I'm very disappointed on behalf of Frankie's erstwhile owners, the Beverley Hillbillies, that he wasn't able to (or, rather, didn't) win for them.  But he ran a few places so it wasn't all bad.  All was progressing nicely until I made the mistake last May of running him on horrible ground at Worcester (the official line, I think, was that the ground was 'good', but I'd have described it as 'firm in the back straight, soft in the home straight) and he had a bad experience there, putting out a splint during the race and being sore and sorry for himself afterwards.  That race left its mark and he has never been the same horse since then, as he has seemingly worked out that it's probably wisest and safest to be cautious.  One can't blame him for that, but it has just meant that, while he generally runs well, he never quite allows himself to run well enough.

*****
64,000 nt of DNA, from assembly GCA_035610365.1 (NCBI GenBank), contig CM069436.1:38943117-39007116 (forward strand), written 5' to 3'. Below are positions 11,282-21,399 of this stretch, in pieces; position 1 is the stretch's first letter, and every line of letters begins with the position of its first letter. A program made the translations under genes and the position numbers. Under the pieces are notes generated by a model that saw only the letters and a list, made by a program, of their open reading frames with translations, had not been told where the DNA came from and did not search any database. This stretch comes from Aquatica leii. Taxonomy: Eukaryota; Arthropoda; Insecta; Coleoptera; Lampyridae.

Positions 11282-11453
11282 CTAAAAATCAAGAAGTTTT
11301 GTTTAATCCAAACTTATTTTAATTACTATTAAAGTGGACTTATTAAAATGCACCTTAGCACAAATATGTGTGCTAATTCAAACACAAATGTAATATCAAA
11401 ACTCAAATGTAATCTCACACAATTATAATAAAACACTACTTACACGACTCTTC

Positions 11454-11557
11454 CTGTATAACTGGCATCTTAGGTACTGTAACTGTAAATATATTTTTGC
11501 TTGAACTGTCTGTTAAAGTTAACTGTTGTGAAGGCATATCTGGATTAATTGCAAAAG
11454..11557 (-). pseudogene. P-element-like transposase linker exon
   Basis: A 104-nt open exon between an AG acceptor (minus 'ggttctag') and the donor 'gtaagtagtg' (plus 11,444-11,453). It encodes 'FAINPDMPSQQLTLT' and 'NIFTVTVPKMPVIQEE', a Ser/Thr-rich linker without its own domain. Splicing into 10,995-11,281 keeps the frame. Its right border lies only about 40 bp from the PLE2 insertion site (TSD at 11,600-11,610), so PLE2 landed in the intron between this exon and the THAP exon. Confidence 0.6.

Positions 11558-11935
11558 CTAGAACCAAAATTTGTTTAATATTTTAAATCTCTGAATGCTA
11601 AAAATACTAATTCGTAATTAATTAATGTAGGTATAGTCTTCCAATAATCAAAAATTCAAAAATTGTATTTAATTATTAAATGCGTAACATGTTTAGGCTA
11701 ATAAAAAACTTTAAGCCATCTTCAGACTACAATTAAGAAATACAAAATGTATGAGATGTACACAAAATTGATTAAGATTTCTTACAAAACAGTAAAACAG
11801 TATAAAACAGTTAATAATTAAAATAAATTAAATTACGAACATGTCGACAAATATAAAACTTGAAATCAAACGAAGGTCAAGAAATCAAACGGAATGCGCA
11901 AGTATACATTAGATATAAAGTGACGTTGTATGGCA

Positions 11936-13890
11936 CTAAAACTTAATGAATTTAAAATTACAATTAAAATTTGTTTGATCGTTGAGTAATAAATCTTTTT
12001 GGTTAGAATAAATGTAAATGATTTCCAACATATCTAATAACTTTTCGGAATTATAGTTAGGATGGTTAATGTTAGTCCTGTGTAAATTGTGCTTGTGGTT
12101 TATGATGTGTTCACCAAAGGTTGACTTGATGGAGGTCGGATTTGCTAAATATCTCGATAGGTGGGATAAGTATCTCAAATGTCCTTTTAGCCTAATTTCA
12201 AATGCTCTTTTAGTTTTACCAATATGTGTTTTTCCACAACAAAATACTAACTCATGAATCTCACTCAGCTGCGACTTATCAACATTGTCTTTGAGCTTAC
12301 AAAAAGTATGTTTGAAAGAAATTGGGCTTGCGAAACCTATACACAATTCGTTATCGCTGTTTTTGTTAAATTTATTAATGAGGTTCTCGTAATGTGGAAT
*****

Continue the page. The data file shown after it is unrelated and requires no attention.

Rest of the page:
I'm sure that Frankie will win a race, but it'll be a toss of a coin whether all the planets align for him on his next run or in another ten or so runs' time.  But, as he'd been beaten in sellers the last two times he's run, it probably was the right time for connections to decide that there had been enough disappointment, and to move him on.  And the good thing from his connections' point of view was that his price was good, better than one might have expected.  When he had been third in the selling hurdle at Stratford three weeks ago, there had been no bid at 2,900 gns for the winner (who won quite easily) so it seemed likely that Frankie's value would be less than that.  On that basis, £4,200 seems a good sum.